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Old 01-14-2010, 11:47 PM   #1
smarek82
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Just did my first Lager and it has been in primary for about 25 days and still has not reached my anticipated FG(1.011). The problem is I got a little crazy with the boil and ended up boiling too much off. The anticipated OG was supposed to be 1.046, but ended up 1.056. Right now after a gravity reading it is at 1.016 and I think it tastes and looks great. No trace of diacetyl, clear, and just slightly yeasty.

I have potassium metabisulfate from when my dad used to make wine. I guess my question would be....Can I use this to stop fermentation? If so, How much?

Also, is it a good idea to do this? I just don't want the beer to drop down to the anticipated FG of 1.011. I think it will be too alcohol forward.

Thanks.


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Old 01-14-2010, 11:54 PM   #2
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Well, no. I wouldn't recommend adding sulfite to your beer.

Beer and wine yeast strains are pretty tolerant of sulfites, so it doesn't really kill yeast anyway, just sort of stuns them in high doses. Smaller doses, so that the whole batch doesn't taste like sulfur, don't kill yeast. Also, you want to let the beer ferment until it's done. It might not get to 1.011 anyway. When the SG is the same over a period of time, it's done.
After 25 days in primary, you may not go any lower. I'd be surprised if it dropped any more.

If you did manage to kill the yeast, how are you going to condition? Are you planning on bottle carbonating?


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Old 01-15-2010, 05:34 AM   #3
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+1 to the above. Your "anticipated" FG is based on a much lower OG, so your new "anticipated" FG is now much higher also. After 25 days, I'd also guess that it's about as low as it's going to go.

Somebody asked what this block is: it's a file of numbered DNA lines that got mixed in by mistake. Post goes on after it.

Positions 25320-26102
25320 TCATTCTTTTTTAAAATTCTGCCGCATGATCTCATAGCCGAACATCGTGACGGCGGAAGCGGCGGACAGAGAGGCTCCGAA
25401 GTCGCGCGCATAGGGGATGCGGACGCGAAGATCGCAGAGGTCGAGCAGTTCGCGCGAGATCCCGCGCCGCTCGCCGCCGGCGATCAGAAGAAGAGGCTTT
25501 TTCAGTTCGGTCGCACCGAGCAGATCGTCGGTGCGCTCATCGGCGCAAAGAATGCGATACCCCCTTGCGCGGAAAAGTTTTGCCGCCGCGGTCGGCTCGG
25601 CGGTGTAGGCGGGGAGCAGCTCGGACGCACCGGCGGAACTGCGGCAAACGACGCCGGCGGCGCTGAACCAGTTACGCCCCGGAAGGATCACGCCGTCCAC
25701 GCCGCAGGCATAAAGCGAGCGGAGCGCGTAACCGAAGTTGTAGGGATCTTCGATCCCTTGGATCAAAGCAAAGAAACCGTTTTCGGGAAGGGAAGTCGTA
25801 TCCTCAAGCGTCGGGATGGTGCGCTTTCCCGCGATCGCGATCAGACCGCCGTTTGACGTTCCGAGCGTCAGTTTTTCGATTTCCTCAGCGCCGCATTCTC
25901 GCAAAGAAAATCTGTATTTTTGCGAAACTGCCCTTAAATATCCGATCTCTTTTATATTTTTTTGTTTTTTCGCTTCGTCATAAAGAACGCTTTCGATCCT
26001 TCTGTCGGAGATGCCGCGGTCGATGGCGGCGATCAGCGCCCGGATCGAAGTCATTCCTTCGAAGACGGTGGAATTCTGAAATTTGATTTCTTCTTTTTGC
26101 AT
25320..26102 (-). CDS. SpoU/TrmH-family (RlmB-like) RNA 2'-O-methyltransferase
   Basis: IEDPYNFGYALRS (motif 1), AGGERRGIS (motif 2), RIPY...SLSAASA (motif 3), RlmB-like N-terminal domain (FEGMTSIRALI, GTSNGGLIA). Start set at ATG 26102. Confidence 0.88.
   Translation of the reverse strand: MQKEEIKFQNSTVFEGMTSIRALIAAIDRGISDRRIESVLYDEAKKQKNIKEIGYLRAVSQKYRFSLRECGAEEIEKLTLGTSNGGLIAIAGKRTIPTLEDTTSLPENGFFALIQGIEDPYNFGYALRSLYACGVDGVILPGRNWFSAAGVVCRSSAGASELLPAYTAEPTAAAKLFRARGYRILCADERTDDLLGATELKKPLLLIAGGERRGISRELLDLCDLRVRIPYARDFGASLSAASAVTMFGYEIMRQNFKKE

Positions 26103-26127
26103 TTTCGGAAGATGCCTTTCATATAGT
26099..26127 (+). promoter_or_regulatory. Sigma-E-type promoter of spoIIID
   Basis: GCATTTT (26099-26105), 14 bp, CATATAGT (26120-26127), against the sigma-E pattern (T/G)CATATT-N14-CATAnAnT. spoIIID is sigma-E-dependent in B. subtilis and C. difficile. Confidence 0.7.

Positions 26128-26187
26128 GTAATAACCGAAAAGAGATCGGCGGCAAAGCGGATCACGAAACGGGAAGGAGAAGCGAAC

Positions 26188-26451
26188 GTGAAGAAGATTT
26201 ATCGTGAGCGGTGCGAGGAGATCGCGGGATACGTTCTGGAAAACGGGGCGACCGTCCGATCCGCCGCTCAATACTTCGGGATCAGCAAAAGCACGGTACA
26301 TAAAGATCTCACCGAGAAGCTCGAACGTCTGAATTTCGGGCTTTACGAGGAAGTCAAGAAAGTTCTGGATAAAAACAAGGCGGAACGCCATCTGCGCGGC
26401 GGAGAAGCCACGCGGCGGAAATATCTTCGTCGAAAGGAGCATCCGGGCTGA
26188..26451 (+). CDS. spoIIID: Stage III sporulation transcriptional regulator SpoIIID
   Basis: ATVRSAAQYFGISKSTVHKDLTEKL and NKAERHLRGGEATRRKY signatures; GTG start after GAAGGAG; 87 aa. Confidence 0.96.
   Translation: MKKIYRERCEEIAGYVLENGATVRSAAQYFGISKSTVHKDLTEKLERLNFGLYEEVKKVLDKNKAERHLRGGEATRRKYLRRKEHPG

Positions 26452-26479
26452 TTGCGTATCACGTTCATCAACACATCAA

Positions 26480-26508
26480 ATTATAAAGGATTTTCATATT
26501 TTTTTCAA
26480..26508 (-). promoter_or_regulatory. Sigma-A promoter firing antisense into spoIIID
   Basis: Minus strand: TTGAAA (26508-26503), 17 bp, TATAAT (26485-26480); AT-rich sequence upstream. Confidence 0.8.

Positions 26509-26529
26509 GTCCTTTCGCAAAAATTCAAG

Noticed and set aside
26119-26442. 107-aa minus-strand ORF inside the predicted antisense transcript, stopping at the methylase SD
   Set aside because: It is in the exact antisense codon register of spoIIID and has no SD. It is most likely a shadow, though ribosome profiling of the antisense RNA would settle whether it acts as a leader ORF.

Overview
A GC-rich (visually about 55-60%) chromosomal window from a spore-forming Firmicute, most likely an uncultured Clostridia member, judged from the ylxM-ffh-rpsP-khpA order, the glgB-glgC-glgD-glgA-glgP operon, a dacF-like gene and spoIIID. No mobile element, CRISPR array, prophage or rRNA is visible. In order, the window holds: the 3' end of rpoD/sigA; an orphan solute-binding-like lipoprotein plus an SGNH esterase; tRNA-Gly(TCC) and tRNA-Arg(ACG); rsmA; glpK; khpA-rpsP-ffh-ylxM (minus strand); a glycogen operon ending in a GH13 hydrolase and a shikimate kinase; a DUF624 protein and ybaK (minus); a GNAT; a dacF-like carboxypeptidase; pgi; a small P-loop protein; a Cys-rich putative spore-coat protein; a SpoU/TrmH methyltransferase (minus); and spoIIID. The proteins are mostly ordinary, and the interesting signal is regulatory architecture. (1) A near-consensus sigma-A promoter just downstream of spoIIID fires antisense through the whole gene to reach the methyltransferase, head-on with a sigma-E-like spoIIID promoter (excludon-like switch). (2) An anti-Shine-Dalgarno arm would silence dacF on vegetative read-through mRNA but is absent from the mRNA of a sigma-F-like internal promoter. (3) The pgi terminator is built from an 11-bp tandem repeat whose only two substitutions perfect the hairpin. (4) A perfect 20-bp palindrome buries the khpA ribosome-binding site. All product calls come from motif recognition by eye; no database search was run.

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Old 01-15-2010, 09:19 AM   #4
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+2. Just because a recipe has listed a F.G. does not mean that the yeasties will abide and reach that no matter if other variables change. Higher OG usually translates to higher FG (as attenuation works in percentage of sugars). Plus, if your higher OG was due to high boil off rate, as opposed to say, better efficiency, you probably experienced greater melanoidin formation in the boil, thus driving up your expected FG as well. That's another thing to keep in mind if/when you try to replicate this beer later on in terms of getting the same flavor.
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Old 01-15-2010, 12:34 PM   #5
smarek82
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Thanks for the great information. I used wyeast american lager so the attenuation i believe was 73%-77% and taking law of averages it would attenuate to 75% giving me a FG of no less than 1.014. I do plan on bottle conditioning so i guess killing the yeast would be a bonehead idea.

thanks!
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Old 01-15-2010, 07:08 PM   #6
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Those attenuation numbers are really only good for comparing between yeasts. For instance, 1056 also has 73-77% listed. I, and many others easily get it to hit 80% or more for certain beers.
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Old 01-15-2010, 07:12 PM   #7
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Quote:
Originally Posted by Ketchepillar View Post
Those attenuation numbers are really only good for comparing between yeasts. For instance, 1056 also has 73-77% listed. I, and many others easily get it to hit 80% or more for certain beers.
And have a correlation to fermentation temperature.

 
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Old 01-15-2010, 09:44 PM   #8
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Quote:
Originally Posted by GilaMinumBeer View Post
And have a correlation to fermentation temperature.
And fermentables used.



 
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